Wild-Animal Painting in the Jungle

It’s not obvious how to draw a snake. Here, let Isabel Cooper tell you about it, in a 1924 article she wrote for The Atlantic Monthly. For instance, there’s no such thing as a school of snake artists, so when the problem of making a portrait of a snake presented itself I had to think […]

Bat Facts

Last week was National Pollinator Week. Did you eat your pollinator cake and enjoy pin-the-tail-on-the-pollinator games at your neighborhood pollinator party? Yeah, me neither. But, thanks to an observant friend who’s on a lot of e-mail lists, I did get to celebrate with a bat walk. Some bats are pollinators. None of them happen to […]

Redux: U2 Gets Onto People’s Skin

U2 is touring again, and I saw them last week for the 12th time, so I thought now would be a good time to rerun this post from 2015 about a research project on U2-themed tattoos. Get your concert tickets here.  Once upon a time, I was a fan of bands that gave me some […]

The Cicadas Come, on Little Hook Feet

  One evening this month I was coming back from the library. The pollen was at its worst, but I was sick of being indoors and thought I’d sit down on the grass in front of my building for a few minutes. I opened up one of my books, then felt guilty about choosing the […]

Sketches of Panels

Every year, Johns Hopkins Medicine runs a boot camp for science writers in Washington, D.C. They cover some topic in science. For science writers, it’s a free introduction to a hot area of science (with breakfast, lunch, and tasty snacks). For Hopkins, there’s a chance someone will decide to use one of their experts in […]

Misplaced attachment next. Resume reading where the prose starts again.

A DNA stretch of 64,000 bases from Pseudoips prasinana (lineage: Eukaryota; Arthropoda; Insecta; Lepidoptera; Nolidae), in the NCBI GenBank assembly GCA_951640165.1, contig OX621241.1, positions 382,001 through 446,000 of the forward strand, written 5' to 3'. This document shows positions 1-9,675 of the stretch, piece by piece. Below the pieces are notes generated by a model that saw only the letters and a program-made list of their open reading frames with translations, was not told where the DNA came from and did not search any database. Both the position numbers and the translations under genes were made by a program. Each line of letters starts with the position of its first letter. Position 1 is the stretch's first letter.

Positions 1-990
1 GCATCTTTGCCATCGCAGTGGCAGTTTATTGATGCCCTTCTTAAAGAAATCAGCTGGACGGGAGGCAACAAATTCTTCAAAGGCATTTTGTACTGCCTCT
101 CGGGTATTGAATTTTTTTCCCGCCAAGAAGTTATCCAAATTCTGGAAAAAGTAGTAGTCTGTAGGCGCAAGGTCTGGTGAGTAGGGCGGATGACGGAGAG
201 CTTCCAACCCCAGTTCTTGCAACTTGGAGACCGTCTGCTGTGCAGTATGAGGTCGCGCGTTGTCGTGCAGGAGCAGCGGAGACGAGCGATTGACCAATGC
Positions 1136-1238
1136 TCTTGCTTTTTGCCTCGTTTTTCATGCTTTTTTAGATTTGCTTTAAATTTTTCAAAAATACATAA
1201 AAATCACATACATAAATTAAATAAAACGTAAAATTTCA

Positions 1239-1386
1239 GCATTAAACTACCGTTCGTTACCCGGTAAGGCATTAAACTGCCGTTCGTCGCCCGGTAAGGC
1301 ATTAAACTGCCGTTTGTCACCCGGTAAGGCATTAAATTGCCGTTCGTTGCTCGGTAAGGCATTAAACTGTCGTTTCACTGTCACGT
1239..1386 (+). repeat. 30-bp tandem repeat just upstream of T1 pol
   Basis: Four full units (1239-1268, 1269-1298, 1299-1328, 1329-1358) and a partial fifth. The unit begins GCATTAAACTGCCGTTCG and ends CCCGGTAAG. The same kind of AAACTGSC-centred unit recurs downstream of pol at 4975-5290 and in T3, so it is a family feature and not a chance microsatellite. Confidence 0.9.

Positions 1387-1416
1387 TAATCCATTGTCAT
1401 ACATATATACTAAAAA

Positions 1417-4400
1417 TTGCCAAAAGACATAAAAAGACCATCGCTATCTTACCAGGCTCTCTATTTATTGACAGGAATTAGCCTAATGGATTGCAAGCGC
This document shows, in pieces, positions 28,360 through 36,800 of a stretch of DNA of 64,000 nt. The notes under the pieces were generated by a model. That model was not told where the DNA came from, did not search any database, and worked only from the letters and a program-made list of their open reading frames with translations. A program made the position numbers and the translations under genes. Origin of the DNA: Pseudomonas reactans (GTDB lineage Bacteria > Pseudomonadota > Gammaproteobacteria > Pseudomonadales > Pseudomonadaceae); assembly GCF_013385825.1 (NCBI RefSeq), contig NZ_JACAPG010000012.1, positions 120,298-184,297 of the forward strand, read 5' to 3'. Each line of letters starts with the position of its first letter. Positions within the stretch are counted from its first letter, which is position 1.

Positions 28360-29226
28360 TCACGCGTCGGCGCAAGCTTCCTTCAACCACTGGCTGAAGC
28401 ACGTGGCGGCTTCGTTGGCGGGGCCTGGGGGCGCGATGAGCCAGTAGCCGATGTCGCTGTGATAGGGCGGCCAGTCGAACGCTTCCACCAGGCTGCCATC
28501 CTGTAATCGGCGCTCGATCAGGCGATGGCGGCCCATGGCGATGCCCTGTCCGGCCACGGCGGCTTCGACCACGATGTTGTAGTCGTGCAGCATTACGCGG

Cherry Blossoms, Close By

Here in Washington, D.C., we love our cherry trees. The cherry blossoms around the Tidal Basin, near the Jefferson Memorial, get all the attention. And they deserve it–they’re lovely. This year, peak bloom was an elusive creature. February was so unseasonably warm that the Park Service predicted peak bloom would come March 14 or 15, one of […]

Moby Peep: A Peeps Diorama

I have a bit of a thing about whales. The shelf above my desk at home is full of whale art, and a National Geographic whale poster hangs in a frame above that. Along with that, I have a thing about Moby Dick, which is a book about whales. So when it was time for […]

Concert Bug

Sunday afternoon I sang a concert of madrigals and other choral music of the last few centuries. It was in the pleasant modern chapel at a retirement home. Between sets, the music director introduced the next group of songs. A set of Elizabethan madrigals, with plenty of fa-la-las. (They don’t mean anything, but they’re joyful.) Some […]